Chinatown Walking Tour

I recently joined an organised walking tour run by The Original Singapore Walks company.  I'd actually wanted to go on one of their walks for quite a while and when, via Twitter and some mutual contacts, it was suggested that we go on one of them I jumped at the chance to join.

We joined the tour called, 'Red Clogs Down the Five Foot Way' which centred around Chinatown.  I actually went on the walk just before Chinese New Year (so a little while ago now) which made it even better as we additionally got to see a little bit more of the build up to the festivities.  It could not be easier to join this walk or indeed any of them, depending on which one you want to go on the meeting point for that walk will be clearly given on the website and you pay the guide when you meet.  Advance reservations are recommended for some of the tours but again the tour details will clearly state this and anything else you need to be aware of before joining your chosen walk.  For our particular walk we met at Tanjong Pagar MRT and the walk finished close to Chinatown MRT.

I thoroughly enjoyed the morning, which as well as walking around some of the main areas of Chinatown, also took us to a temple, a traditional Chinese medicine shop and a wet market.  The guide was full of interesting snippets of information not necessarily written down in every guide book you'll find.  For example, that you should always step over the large step you'll find at the door to a temple (and never step on to it).  Some people believe that by doing that, as you will generally have to look down as you do so to ensure you do not trip you are bowing your head in appropriate greeting as you enter.  Also that the lions you see guarding temples and other buildings (which always come in pairs) are always male and female.  The female will be identifiable as she'll always have a cub with her and the female will always be on the right (as you look out of the building that the lions are guarding) and the male will be on the left.  For me it is these types of fascinating little extra details that really make a tour special and worthwhile paying for.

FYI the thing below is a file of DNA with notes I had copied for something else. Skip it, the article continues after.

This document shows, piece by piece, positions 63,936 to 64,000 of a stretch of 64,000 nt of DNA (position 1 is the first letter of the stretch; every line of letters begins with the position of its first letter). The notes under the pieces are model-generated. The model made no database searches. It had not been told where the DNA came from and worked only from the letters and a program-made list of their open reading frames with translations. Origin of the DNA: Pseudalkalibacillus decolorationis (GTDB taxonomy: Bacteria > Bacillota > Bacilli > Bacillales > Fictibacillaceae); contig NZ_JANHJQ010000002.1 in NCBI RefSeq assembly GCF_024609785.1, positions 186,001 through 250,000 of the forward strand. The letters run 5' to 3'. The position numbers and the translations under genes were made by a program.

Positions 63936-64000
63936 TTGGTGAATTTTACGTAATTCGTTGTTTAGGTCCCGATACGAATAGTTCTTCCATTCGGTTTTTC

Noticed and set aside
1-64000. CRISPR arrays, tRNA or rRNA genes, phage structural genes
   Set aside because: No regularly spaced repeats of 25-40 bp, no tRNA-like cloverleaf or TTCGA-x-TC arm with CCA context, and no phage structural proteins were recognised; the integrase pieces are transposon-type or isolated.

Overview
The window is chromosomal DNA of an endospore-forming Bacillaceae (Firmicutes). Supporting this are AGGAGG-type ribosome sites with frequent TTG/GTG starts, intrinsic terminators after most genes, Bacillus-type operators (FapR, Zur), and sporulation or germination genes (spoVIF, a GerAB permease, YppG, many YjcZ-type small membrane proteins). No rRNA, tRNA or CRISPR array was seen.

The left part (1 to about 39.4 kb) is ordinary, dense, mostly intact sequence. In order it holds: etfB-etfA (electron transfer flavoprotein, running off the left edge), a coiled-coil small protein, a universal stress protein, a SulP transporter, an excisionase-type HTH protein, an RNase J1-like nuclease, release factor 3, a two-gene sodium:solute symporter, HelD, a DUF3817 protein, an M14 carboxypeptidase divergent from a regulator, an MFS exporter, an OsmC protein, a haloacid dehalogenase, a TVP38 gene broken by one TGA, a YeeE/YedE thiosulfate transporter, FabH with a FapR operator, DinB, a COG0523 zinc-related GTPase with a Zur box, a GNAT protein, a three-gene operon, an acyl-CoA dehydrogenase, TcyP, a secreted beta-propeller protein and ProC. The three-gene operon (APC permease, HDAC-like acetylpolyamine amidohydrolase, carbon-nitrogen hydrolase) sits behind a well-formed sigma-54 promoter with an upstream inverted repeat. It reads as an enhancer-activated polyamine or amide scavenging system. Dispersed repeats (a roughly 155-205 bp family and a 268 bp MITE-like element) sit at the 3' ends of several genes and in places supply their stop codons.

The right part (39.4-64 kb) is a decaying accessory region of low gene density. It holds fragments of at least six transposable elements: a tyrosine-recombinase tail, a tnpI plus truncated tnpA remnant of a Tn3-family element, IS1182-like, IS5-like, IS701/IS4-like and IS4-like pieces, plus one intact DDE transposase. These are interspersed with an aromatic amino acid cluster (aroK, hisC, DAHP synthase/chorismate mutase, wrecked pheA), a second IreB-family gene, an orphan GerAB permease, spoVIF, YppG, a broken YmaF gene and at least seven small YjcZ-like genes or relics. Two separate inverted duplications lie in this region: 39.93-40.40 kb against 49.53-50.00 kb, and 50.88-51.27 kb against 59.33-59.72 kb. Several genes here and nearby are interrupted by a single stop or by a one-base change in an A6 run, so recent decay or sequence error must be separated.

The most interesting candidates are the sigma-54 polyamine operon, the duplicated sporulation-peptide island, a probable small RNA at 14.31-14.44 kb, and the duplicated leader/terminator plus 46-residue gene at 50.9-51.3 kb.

As I mentioned we got taken to a traditional Chinese medicine shop and had the opportunity to browse and buy if we wanted to.  I didn't feel though as if this were being done simply for the purpose of us shopping there.  The guide made it clear that she and her colleagues in no way benefited from taking us there and simply asked that as the shop owners were kind enough to let us view their shop if we felt we wanted to buy anything that we perhaps consider doing so at their shops.  Unlike tours that I've been on in other countries where it has been a case of taking you to a traditional shop with the idea of it simply being that you'll buy things, the guide/shop being on some form of commission for the visit and as a visitor not actually learning anything about what goes on there.  This then made a refreshing change.  Whilst we were there both the owner of the shop and the guide told us a lot of information about the traditions and importance of Chinese medicine, again with the kind of details you'll not necessarily find in a guide book.           

Traditional Chinese Medicine Shop

We were shown good places to get food in the Chinatown area (I've just got to remember them now to go back), including one noodle shop where the owner hand makes all his noodles to order.  As well as shops that sell the paper offerings for absolutely anything you can think of that we use in our everyday day to day lives.  This is for the relatives of the deceased to buy and burn for their loved ones to help them in the next life.  Absolutely fascinating to me as shops like this are just not seen in the UK.  Even now little discoveries like that remind me that I really do live somewhere that, although in some ways so Westernised in other ways is so completely different. 

Equally it was interesting to observe how much now just seems normal to me especially at the wet market, where the guide told us before we went in that the items being sold were not being sold as pets.  Obvious to me now but not necessarily so if you were a tourist visiting on a holiday.  I should add at this point that it was only frogs and a whole host of different types of fish and seafood being sold.  However it really struck me how fascinated those on the tour, who were obviously just visiting Singapore, found it all and how accepting I have become of sights just like this.

It was a fascinating morning packed full of interesting information and details.  It made me want to sample some of the other tours that have been on the 'to do' list all the more. 

Fish Heads at the Chinatown Complex Wet Market


  1. Sounds like an interesting walking tour. I love it when you get to hear things that are not available in the guidebooks.

    1. I agree it always makes a tour so much more interesting if you come away feeling you have learnt something unusual.


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